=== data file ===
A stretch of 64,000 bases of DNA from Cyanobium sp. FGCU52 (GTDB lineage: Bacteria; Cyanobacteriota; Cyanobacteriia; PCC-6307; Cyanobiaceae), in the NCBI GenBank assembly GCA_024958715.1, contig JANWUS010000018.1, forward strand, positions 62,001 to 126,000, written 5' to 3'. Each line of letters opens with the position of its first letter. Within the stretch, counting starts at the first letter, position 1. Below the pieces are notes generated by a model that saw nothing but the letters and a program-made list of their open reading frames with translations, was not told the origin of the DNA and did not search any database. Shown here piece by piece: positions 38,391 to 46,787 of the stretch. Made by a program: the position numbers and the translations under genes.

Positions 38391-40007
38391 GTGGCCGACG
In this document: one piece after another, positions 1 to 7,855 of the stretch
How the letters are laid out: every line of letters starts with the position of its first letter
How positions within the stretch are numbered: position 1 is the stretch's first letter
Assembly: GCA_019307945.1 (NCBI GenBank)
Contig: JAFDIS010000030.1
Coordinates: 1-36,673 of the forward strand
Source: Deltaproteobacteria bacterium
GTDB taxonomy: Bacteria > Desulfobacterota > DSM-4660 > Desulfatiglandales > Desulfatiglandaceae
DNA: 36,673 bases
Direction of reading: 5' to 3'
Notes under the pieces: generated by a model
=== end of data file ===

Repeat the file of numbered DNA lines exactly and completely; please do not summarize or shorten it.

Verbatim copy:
A stretch of 64,000 bases of DNA from Cyanobium sp. FGCU52 (GTDB lineage: Bacteria; Cyanobacteriota; Cyanobacteriia; PCC-6307; Cyanobiaceae), in the NCBI GenBank assembly GCA_024958715.1, contig JANWUS010000018.1, forward strand, positions 62,001 to 126,000, written 5' to 3'. Each line of letters opens with the position of its first letter. Within the stretch, counting starts at the first letter, position 1. Below the pieces are notes generated by a model that saw nothing but the letters and a program-made list of their open reading frames with translations, was not told the origin of the DNA and did not search any database. Shown here piece by piece: positions 38,391 to 46,787 of the stretch. Made by a program: the position numbers and the translations under genes.

Positions 38391-40007
38391 GTGGCCGACG
In this document: one piece after another, positions 1 to 7,855 of the stretch
How the letters are laid out: every line of letters starts with the position of its first letter
How positions within the stretch are numbered: position 1 is the stretch's first letter
Assembly: GCA_019307945.1 (NCBI GenBank)
Contig: JAFDIS010000030.1
Coordinates: 1-36,673 of the forward strand
Source: Deltaproteobacteria bacterium
GTDB taxonomy: Bacteria > Desulfobacterota > DSM-4660 > Desulfatiglandales > Desulfatiglandaceae
DNA: 36,673 bases
Direction of reading: 5' to 3'
Notes under the pieces: generated by a model